The Development of Creativity: Integral Analysis of Creative Adolescents and Young Adults – Abstract, Introduction, Background, Theoretical Perspectives

The Development of Creativity: Integral Analysis of Creative Adolescents and Young Adults – Abstract, Introduction, Background, Theoretical Perspectives

Krystyna Czeslawa Laycraft (University of Calgary, Canada)
Copyright: © 2019 |Pages: 25
DOI: 10.4018/978-1-5225-5873-6.ch014

Abstract

The purpose of this chapter was to investigate creativity in adolescents and young adults and its role in psychological development. For this qualitative research, hermeneutic phenomenology/ontology linked with the narrative/biography methodology was chosen. To interpret the data, the pattern models of creativity were generated, by applying the concepts of complexity science, especially self-organization, with the theory of positive disintegration and the psycho-evolutionary theory of emotions. It was discovered that the process of creativity in young people is intertwined with the strong emotions of passion, curiosity, enthusiasm, and delight. These emotions are the driving forces that generate order and complexity not only in the creative process but also in overall psychological development. The presence of these strong emotions often contributes to lesser tension in young people's development, including a greater ability to integrate their experiences, to take their psychological development into their own hands, and to find direction for their future.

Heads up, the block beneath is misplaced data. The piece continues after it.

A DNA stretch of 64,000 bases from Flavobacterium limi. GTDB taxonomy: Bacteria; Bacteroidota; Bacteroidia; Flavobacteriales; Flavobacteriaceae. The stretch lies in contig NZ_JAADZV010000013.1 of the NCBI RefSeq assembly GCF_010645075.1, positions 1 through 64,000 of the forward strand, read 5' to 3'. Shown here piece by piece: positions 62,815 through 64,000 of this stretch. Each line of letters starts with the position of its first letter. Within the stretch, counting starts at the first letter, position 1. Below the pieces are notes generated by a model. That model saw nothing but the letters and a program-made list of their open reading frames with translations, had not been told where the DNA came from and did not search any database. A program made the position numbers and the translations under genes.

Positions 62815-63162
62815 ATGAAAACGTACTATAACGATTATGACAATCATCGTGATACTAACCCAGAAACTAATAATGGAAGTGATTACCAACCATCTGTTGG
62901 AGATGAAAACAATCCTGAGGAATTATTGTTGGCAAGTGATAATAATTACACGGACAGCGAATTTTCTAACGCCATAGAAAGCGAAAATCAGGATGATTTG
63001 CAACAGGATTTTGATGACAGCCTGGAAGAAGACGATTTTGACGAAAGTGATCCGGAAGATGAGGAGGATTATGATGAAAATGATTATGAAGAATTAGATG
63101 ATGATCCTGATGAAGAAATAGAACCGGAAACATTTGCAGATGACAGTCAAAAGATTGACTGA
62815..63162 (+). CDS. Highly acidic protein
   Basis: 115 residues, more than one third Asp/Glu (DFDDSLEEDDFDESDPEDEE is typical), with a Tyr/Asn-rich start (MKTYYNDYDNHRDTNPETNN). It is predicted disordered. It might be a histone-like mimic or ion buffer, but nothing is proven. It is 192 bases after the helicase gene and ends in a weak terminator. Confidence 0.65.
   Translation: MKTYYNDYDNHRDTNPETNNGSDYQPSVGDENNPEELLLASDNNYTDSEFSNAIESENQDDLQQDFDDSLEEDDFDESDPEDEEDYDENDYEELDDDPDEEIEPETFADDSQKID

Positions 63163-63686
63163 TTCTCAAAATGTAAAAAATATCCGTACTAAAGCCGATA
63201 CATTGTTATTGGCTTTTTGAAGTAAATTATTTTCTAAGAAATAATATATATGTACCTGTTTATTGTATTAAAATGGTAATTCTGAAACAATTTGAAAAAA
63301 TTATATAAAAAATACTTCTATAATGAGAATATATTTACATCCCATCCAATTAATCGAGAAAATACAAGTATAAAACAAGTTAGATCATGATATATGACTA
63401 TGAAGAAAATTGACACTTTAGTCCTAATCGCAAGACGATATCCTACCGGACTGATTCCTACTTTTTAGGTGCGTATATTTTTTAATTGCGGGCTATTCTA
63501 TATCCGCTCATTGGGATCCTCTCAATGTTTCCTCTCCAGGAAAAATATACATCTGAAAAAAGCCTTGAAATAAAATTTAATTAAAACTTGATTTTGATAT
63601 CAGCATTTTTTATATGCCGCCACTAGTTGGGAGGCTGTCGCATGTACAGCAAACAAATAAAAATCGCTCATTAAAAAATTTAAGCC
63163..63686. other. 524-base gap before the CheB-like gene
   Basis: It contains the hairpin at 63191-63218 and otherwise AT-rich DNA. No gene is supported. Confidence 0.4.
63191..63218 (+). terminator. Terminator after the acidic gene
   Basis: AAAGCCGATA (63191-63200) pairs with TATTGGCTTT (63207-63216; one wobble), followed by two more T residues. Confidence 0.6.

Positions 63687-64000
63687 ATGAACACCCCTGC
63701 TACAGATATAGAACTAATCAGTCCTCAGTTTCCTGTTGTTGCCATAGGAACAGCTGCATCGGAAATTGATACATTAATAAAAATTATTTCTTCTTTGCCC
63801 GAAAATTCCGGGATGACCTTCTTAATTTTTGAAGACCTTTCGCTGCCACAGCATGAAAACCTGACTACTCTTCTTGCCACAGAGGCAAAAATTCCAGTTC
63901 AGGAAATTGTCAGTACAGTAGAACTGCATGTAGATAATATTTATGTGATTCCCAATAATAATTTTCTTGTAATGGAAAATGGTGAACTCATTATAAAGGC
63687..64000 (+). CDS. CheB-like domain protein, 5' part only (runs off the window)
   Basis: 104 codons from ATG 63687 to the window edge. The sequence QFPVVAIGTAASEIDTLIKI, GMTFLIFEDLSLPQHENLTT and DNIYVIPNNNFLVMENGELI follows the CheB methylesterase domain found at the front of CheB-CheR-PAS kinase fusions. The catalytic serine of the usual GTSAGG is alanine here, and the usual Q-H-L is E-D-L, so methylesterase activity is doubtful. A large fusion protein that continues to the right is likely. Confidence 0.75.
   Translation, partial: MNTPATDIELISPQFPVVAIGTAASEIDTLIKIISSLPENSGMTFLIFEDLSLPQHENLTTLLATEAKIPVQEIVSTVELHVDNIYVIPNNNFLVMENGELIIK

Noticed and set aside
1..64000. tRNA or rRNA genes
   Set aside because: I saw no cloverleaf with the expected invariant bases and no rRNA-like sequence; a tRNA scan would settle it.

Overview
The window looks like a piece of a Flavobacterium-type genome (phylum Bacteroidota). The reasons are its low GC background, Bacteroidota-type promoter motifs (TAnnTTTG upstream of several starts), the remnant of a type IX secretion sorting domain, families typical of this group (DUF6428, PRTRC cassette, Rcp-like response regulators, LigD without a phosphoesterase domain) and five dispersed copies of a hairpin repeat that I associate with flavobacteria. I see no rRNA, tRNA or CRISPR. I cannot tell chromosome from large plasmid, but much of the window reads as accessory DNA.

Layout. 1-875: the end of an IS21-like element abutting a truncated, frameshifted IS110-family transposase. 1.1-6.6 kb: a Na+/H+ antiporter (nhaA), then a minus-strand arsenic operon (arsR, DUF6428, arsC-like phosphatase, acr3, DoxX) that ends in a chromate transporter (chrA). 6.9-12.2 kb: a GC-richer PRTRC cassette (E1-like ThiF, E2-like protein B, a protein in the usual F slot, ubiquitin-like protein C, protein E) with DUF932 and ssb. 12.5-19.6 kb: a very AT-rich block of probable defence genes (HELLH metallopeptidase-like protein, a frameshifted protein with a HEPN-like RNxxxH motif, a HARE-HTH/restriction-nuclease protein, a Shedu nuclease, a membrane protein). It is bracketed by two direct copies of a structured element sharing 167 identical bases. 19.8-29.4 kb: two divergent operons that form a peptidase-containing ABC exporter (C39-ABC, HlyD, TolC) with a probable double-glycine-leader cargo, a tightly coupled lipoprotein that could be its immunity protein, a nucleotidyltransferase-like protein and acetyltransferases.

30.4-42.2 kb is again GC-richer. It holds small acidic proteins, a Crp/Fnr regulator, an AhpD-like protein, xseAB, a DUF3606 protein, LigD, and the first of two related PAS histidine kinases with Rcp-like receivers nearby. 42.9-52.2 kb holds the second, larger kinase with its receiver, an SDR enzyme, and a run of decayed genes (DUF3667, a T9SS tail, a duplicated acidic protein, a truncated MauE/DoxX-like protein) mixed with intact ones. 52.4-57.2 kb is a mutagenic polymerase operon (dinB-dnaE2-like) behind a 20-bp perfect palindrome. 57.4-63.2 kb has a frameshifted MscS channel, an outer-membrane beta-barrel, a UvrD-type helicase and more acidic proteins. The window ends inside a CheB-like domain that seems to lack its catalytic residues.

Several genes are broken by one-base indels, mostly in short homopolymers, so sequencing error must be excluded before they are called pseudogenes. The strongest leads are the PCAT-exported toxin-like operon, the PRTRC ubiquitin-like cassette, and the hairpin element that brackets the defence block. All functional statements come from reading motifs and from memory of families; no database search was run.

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Background

Wilber’s Integral Theory (2008) serves as a map of the literature on creativity and its role in human development. According to Integral Theory, there are four major perspectives that must be studied when we are challenging ourselves to fully comprehend any phenomena of reality: the subjective (intentional), intersubjective (cultural), objective (behavioral), and interobjective (social).

Key Terms in this Chapter

Overexcitability (OE): Is defined as a higher than average capacity for experiencing inner and external stimuli, and is based on a higher than average responsiveness in the nervous system. There are five forms of psychic overexcitability: psychomotor, sensual, imaginational, emotional, and intellectual.

Developmental Dynamisms: Are instinctual-emotional-cognitive forces fueling and shaping emotional development.

Developmental Potential: Is an original endowment that determines what level of development a person reaches if the physical and environmental conditions are optimal.

Positive Maladjustment: Is a conscious and selective rejection of the standards and attitudes of one’s social environment that are conflicting with one’s growing perception of higher values. The primary characteristics of this dynamism are a rejection of a perceived lower hierarchy of values, acceptance of a higher hierarchy of values, anticipation in the process of developing these higher values, and anger in response to seeing the lower values in a social environment.

Self-Actualizing (SA) Creativeness: Refers to a type of creativity that stresses highly valuable traits like boldness, courage, freedom, spontaneity, integration, and self-acceptance.

Self-Organization: Is the spontaneous emergence of new patterns, changes, and novelties in a variety of systems, whether physical, chemical, or biological. Recently, principles of self-organizing dynamic systems have been introduced to developmental psychology, especially to emotional development and brain development.

Positive Disintegration: Is a fundamental process in an individual’s development stimulated by tension, inner conflict, and anxiety. Development involves a disorganization of mental structure, which then endorses the formation of more complex, more organized, more adaptive, and more creative organization.

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